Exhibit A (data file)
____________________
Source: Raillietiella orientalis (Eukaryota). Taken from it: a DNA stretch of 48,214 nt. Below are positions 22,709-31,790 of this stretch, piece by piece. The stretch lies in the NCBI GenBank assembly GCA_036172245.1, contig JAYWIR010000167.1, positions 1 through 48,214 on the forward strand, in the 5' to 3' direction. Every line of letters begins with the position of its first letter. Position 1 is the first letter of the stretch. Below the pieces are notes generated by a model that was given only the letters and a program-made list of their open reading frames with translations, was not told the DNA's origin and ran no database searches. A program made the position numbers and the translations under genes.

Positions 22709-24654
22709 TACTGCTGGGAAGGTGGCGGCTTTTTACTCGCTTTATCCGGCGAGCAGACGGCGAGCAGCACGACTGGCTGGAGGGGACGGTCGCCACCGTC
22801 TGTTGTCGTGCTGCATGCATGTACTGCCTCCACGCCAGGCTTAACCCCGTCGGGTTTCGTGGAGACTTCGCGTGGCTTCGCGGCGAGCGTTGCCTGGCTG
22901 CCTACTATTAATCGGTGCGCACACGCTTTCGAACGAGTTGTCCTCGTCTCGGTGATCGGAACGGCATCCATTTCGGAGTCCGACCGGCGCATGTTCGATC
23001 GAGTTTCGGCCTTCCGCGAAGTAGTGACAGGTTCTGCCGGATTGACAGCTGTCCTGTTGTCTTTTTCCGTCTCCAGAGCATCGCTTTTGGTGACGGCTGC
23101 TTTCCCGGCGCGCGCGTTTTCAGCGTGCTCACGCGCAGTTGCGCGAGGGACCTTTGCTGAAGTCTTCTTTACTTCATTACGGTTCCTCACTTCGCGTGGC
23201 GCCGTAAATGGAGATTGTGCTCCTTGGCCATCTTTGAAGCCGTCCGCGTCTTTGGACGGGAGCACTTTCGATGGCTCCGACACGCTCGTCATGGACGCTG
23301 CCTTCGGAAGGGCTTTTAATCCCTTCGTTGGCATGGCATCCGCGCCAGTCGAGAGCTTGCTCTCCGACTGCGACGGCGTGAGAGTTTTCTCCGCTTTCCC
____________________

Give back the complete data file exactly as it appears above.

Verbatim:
Source: Raillietiella orientalis (Eukaryota). Taken from it: a DNA stretch of 48,214 nt. Below are positions 22,709-31,790 of this stretch, piece by piece. The stretch lies in the NCBI GenBank assembly GCA_036172245.1, contig JAYWIR010000167.1, positions 1 through 48,214 on the forward strand, in the 5' to 3' direction. Every line of letters begins with the position of its first letter. Position 1 is the first letter of the stretch. Below the pieces are notes generated by a model that was given only the letters and a program-made list of their open reading frames with translations, was not told the DNA's origin and ran no database searches. A program made the position numbers and the translations under genes.

Positions 22709-24654
22709 TACTGCTGGGAAGGTGGCGGCTTTTTACTCGCTTTATCCGGCGAGCAGACGGCGAGCAGCACGACTGGCTGGAGGGGACGGTCGCCACCGTC
22801 TGTTGTCGTGCTGCATGCATGTACTGCCTCCACGCCAGGCTTAACCCCGTCGGGTTTCGTGGAGACTTCGCGTGGCTTCGCGGCGAGCGTTGCCTGGCTG
22901 CCTACTATTAATCGGTGCGCACACGCTTTCGAACGAGTTGTCCTCGTCTCGGTGATCGGAACGGCATCCATTTCGGAGTCCGACCGGCGCATGTTCGATC
23001 GAGTTTCGGCCTTCCGCGAAGTAGTGACAGGTTCTGCCGGATTGACAGCTGTCCTGTTGTCTTTTTCCGTCTCCAGAGCATCGCTTTTGGTGACGGCTGC
23101 TTTCCCGGCGCGCGCGTTTTCAGCGTGCTCACGCGCAGTTGCGCGAGGGACCTTTGCTGAAGTCTTCTTTACTTCATTACGGTTCCTCACTTCGCGTGGC
23201 GCCGTAAATGGAGATTGTGCTCCTTGGCCATCTTTGAAGCCGTCCGCGTCTTTGGACGGGAGCACTTTCGATGGCTCCGACACGCTCGTCATGGACGCTG
23301 CCTTCGGAAGGGCTTTTAATCCCTTCGTTGGCATGGCATCCGCGCCAGTCGAGAGCTTGCTCTCCGACTGCGACGGCGTGAGAGTTTTCTCCGCTTTCCC